A more elaborate embodiment of the process of the invention is shown in FIG. 2. This process includes a cracking furnace 11, fractionator 13, partial oxidation step 19 and recycle donor hydrotreater 24 just as in the process of FIG. 1. However, the more complex process of FIG. 2 additionally includes provision for downstream processing of the product gas from the partial oxidation step to provide greater flexibility. A hydrogen sulfide reducing unit 28 is provided to reduce the hydrogen sulfide level in the product gas stream in the event that a relatively high sulfur feed is used in the cracking furnace, although this unit may not be required depending on sulfur content in the feed and the type of catalyst used in shift reactor 31 downstream from hydrogen sulfide reducer 28. Line 29 from hydrogen sulfide reducer 28 is provided with a bypass line 30 such that any or all of the gas from line 29 can be bypassed around shift reactor 31 to line 32. The acid gas scrubber unit 33 recovers carbon dioxide produced in reactor 31 and removes it through line 34. A hydrogen-rich product gas stream from scrubber 33 leads to hydrotreater 24. All or part of the gases from partial oxidation unit 19 may be passed directly to line 35 through bypass line 27, and a part of the hydrogen-rich gas from line 35 may be taken through line 36 and used to hydrotreat another product fraction from fractionator 13 in hydrotreater 37. It will be appreciated that additional bypasses (not shown) could be used around hydrogen sulfide reducer 28 and acid gas scrubber 33 depending on the details of the operation.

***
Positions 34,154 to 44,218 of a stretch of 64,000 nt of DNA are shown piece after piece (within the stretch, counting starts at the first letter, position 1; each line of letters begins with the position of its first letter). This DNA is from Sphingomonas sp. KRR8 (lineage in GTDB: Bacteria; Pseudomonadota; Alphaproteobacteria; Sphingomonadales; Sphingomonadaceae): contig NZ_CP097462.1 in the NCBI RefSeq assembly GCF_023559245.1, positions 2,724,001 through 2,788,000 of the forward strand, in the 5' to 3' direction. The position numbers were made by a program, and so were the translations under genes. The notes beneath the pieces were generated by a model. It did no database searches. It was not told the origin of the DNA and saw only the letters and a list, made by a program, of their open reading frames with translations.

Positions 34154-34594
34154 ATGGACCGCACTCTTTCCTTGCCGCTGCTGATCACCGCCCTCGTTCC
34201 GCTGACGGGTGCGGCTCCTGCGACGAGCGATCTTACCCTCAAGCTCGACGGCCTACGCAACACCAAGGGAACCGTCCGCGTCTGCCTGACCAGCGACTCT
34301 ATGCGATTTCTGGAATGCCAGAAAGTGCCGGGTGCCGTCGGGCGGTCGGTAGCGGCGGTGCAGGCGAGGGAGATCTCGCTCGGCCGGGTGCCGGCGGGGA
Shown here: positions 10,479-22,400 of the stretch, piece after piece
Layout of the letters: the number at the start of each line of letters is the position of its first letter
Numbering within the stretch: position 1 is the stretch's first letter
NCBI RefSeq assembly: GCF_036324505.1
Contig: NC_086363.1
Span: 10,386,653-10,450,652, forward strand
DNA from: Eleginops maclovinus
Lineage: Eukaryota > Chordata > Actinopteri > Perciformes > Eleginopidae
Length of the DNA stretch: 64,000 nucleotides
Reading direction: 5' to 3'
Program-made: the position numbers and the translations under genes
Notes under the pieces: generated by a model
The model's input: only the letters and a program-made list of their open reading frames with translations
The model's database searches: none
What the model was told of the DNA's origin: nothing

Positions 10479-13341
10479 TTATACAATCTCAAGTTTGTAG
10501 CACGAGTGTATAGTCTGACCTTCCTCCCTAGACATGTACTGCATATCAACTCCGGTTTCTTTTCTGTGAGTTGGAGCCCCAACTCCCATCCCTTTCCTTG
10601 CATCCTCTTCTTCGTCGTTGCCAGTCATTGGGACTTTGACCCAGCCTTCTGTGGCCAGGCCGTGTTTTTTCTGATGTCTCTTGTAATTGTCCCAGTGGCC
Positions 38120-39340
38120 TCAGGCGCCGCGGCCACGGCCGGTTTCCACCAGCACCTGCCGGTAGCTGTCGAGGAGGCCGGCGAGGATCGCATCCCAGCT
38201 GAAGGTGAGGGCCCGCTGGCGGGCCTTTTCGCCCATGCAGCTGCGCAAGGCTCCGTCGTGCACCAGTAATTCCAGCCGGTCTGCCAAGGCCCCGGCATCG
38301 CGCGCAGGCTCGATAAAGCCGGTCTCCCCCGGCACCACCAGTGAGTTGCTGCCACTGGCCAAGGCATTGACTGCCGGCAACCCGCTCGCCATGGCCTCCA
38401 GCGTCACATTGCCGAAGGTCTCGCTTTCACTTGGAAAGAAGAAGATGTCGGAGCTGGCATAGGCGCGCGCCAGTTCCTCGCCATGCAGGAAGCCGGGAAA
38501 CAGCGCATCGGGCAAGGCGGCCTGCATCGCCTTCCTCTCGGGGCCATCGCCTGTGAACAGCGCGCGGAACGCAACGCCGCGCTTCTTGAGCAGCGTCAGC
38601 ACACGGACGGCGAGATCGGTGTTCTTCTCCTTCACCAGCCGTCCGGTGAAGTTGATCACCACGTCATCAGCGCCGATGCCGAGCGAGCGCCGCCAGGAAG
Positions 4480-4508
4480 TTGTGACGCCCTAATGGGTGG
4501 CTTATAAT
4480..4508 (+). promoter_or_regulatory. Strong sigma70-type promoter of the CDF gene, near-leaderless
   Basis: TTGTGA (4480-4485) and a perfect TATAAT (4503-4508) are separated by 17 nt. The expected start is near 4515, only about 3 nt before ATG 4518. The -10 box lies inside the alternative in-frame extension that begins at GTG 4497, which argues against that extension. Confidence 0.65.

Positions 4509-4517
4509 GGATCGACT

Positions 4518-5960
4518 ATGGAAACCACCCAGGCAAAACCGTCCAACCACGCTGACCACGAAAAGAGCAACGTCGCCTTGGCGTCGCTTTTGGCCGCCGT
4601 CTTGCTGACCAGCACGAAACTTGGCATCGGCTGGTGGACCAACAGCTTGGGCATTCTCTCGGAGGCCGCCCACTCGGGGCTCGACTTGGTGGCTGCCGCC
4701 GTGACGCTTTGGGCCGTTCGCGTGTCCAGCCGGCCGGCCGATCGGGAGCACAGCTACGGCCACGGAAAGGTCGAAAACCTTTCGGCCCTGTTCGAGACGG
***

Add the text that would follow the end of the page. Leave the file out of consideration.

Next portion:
During startup or in cases where insufficient pitch is available to provide sufficient hydrogen for the hydrotreating step, fresh feed may be taken through line 40 directly to the partial oxidation step to supplement the pitch stream.

The essential feature of the invention is the provision of a partial oxidation treatment of the pitch fraction and utilization of hydrogen produced in the partial oxidation step to hydrotreat recycle donor solvent. The specific process conditions in the various steps of the process are more or less conventional, and are subject to considerable variation dependent on feedstock characteristics, product fractions desired, equipment capabilities, etc.

Hydrogen donor diluent cracking is normally carried out at a donor diluent to fresh feed ratio in the range of 0.1 to 5 volumes per volume, and preferably about an equal amount of donor diluent and fresh feed is used. A residence time of from 0.1 to 2.0 hours and a pressure of 10 to 50 kg/cm2 is usually used.